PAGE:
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The PM held a crisis conference call with US President Joe Biden amid fears Russia for diplomacy was still open” to avert Vladimir Putin’s feared invasion of Ukraine.
The leaders sent a stark message to Putin threatening widespread “damage” to Russia with a “significant package of sanctions” if he ordered his 130,000-strong army into Ukraine.
It comes as Ukrainian officials said they expect Russia to launch an invasion tomorrow.
Mr Johnson admitted that the world is “on the edge of a precipice” with intelligence agencies reporting that a massive armoured offensive targeting Kiev could be hours away.
The PM said: “We need to get ready to impose some very, very severe economic consequences on Russia.”
Mr Johnson will today chair a meeting of the Whitehall emergency planning committee to discuss the imminent Ukraine invasion threat with ministers and security chiefs. Last night, he cut short a tour of the UK planned for this week to dash back to Downing Street to focus on the crisis.
Speaking in Scotland yesterday before abandoning his tour, the PM said: “I think the evidence is pretty clear. You’ve got about 130,000 troops massing on the Ukrainian border. There’s all sorts of other signs that show there are serious preparations for an invasion.
“And we’ve got to respect that, we’ve got to realise that this is a very dangerous, difficult situation. We are on the edge of a precipice, but there is still time for President Putin to step back.
“And what we’re urging is for everybody to engage in dialogue, for a conversation to take place, and for the Russians to avoid what I think everybody, certainly everybody in the UK, can see would be a disastrous mistake, disastrous for Russia.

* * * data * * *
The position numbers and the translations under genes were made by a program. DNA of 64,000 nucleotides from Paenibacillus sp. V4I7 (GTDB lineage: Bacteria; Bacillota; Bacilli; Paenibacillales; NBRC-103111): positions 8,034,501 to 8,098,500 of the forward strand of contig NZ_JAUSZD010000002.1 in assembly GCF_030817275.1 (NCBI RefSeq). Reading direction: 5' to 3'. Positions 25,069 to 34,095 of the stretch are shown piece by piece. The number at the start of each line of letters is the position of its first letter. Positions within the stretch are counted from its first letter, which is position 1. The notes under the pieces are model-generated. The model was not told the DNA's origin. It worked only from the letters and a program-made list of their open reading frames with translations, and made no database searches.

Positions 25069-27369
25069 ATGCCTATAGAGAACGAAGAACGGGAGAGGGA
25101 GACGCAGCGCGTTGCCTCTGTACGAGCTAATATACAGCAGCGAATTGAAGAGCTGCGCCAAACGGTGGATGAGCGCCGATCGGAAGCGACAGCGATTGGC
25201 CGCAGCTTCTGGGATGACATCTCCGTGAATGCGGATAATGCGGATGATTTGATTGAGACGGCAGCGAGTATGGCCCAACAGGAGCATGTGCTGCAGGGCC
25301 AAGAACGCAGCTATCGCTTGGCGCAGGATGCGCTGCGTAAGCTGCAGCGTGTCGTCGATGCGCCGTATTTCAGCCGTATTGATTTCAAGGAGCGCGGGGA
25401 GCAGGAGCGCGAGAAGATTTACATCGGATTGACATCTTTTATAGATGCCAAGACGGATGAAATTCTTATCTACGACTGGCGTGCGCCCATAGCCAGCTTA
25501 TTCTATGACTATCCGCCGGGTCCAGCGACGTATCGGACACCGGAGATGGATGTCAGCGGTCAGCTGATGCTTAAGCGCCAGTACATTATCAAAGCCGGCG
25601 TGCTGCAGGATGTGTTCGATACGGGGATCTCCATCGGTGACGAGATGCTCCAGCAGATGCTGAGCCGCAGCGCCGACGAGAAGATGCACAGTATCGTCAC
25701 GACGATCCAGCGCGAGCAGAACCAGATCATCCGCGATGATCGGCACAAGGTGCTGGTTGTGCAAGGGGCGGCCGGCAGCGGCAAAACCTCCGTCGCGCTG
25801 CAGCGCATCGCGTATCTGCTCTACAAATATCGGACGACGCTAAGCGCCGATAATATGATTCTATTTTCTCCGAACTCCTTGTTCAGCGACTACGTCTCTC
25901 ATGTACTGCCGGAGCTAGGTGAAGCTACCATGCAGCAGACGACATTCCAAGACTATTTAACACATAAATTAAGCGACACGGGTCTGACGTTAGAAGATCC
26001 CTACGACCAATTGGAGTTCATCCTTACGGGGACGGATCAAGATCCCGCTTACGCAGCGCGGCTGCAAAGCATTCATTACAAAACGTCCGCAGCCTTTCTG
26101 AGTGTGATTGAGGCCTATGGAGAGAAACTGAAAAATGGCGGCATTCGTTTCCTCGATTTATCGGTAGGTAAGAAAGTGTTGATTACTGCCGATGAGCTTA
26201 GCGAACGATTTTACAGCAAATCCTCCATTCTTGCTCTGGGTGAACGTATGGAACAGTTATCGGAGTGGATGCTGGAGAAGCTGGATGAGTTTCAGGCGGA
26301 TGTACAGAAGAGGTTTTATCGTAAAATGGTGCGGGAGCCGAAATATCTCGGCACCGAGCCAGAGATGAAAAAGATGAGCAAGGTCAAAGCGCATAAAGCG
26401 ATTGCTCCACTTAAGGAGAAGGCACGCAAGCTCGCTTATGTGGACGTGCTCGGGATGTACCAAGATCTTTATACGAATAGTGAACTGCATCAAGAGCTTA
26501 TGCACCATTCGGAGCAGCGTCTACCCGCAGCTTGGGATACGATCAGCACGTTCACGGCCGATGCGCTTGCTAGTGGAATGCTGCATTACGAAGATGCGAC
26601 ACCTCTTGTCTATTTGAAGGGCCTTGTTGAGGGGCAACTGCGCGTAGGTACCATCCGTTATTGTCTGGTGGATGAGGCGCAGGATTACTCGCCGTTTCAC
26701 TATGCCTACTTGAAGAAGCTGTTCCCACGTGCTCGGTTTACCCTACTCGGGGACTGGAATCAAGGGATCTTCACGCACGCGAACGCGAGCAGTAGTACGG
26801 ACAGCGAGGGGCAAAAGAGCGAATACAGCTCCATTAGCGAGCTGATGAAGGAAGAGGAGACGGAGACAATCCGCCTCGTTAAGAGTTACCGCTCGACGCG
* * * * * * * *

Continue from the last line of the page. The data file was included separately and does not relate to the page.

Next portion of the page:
“The signs are, as you’ve heard from President Biden, that they’re at least planning for something that could take place as early as in the next 48 hours.
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“That is extremely concerning. What we need to do is make sure that President Putin understands the economic consequences, the political consequences of doing this. I think what needs to happen is that the world needs to learn the lesson of 2014. If you remember, Russia took eastern Ukraine, they took Crimea. But we didn’t really do enough to divest, to move away from dependence on Russian hydrocarbons.
“And what I think all European countries need to do now is yank out that hypodermic drip feed of Russian hydrocarbons that is keeping so many economies going.
“We need to find alternative sources of energy and we need to get ready to impose severe economic consequences on Russia.”
On Twitter last night, the PM said: “President Biden and I agreed this evening there is a crucial window for diplomacy and for Russia to step back from its threats towards Ukraine.
“We are united in the face of such threats. Further incursion into Ukraine will result in far-reaching damage for Russia and the world.”
Mr Johnson appealed to Nato allies to stand united in the face of Russian aggression.
He added: “I think it’s very important that we all stand together, and that we show a united front, particularly when it comes to economic sanctions.